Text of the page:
5. The method of claim 3, wherein a default policy is used to aggregate the output of the feasibility filters.
6. The method of claim 2, wherein a system administrator develops the set of feasibility filters.
7. The method of claim 1, wherein a system administrator creates the precedence profile.
8. The method of claim 1, wherein a system administrator writes the grouping procedure and the sorting procedure.
9. A computer system, comprising:
a memory that stores data representing work items and areas of responsibility for a work in progress, the work in progress comprising the work items, each work item assigned to an area of responsibility and comprising at least one work item task, and each area of responsibility associated with at least one user;
a processor/controller that determines availability of work items and areas of responsibility, that registers a feasibility filter with a feasibility framework implemented in the computer system, the feasibility filter setting a threshold condition with respect to availability of an aspect of a work item, that assigns at least one feasibility filter registered in the feasibility framework to an area of responsibility, each assigned filter designated as mandatory or optional, that applies the at least one feasibility filter to the at least one work item task assigned to the area of responsibility, wherein the at least one work item task is feasible if the work in progress is available and resources needed to complete the at least one work item task are available in a quantity greater than specified in the at least one feasibility filter, that determines feasibility of completing work item tasks by comparing an aggregated set of results of the application of the at least one feasibility filter to a customizable aggregation policy, wherein the completion of the work item tasks is feasible if the aggregated set of results meets criteria specified in the customizable aggregation policy, and that determines precedence of the work item tasks to be performed based on the determined feasibility, the determined availability of work items, and the determined areas of responsibility, wherein the precedence is determined by:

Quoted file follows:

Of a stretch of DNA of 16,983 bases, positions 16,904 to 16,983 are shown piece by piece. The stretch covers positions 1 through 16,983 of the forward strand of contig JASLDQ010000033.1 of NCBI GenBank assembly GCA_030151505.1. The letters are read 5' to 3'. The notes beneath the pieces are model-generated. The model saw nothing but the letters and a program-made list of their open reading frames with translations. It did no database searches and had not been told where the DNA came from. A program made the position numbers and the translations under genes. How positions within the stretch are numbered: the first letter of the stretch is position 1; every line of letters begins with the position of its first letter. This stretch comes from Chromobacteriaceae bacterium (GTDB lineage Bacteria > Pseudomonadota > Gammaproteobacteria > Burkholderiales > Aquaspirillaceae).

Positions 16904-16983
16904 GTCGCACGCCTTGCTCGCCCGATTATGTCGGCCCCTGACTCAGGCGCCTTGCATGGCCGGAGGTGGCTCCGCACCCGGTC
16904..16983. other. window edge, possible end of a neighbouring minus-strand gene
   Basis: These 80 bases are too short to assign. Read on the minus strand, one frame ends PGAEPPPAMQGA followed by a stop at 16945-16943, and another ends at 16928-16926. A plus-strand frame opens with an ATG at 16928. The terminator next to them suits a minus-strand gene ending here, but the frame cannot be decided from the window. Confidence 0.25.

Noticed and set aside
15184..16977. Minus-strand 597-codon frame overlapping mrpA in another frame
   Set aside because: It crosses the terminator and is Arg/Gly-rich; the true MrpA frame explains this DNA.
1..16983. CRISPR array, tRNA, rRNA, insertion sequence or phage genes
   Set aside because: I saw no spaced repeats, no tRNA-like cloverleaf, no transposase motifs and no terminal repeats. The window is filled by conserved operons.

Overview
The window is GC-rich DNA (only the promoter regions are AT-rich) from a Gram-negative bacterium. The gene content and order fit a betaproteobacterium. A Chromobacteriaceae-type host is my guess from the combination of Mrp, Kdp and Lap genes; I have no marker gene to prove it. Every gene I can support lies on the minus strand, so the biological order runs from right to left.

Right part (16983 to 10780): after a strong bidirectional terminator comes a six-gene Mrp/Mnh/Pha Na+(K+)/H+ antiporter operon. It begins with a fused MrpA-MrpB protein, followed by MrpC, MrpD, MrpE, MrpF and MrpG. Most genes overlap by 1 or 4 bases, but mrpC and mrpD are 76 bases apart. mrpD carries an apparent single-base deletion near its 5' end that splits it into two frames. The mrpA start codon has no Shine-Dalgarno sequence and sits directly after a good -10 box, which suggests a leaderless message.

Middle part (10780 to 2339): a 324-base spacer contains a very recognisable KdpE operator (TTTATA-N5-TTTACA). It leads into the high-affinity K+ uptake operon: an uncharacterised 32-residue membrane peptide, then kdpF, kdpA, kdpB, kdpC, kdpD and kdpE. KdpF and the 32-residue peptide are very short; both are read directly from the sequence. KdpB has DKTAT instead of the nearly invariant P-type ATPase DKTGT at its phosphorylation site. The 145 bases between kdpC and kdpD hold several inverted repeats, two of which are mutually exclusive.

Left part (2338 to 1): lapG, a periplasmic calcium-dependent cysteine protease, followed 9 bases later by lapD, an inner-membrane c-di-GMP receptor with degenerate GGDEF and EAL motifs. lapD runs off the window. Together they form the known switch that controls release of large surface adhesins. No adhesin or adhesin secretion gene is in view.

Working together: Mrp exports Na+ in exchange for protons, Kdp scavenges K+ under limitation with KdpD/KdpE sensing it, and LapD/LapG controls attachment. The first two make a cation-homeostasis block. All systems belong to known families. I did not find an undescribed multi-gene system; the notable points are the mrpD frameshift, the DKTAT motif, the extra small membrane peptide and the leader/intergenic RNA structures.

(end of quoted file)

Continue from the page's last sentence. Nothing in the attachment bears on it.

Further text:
accessing a precedence profile that defines grouping procedures for grouping the work item tasks into groups and sorting procedures for sorting the grouped worked item tasks within each group;
automatically grouping the work item tasks into the groups using the grouping procedures; and
responsive to said automatically grouping, automatically sorting the grouped work item tasks within the each group using the sorting procedures; and
an input/output device that outputs one or more worklists that list work item tasks to be performed based on the determined precedence and the determined feasibility of work item tasks.
10. The computer system of claim 9, wherein the processor/controller determines feasibility by applying a set of feasibility filters and aggregating an output of the feasibility filters.
11. The computer system of claim 10, wherein the processor/controller divides the set of feasibility filters into a subset of mandatory feasibility filters and a subset of optional feasibility filters.
12. The computer system of claim 11, wherein the processor/controller and the input/output device receives from a system administrator a policy to aggregate the output of the feasibility filters.
13. The computer system of claim 11, wherein the processor/controller uses a default policy to aggregate the output of the feasibility filters.
14. The computer system of claim 10, wherein the processor/controller and the input/output device receives the set of feasibility filters from a system administrator.
15. The computer system of claim 9, wherein the processor/controller and the input/output device receives the precedence profile from a system administrator.
16. The computer system of claim 9, wherein the processor/controller and the input/output device receives the grouping procedure and the sorting procedure from a system administrator.
Description
TECHNICAL FIELD OF THE INVENTION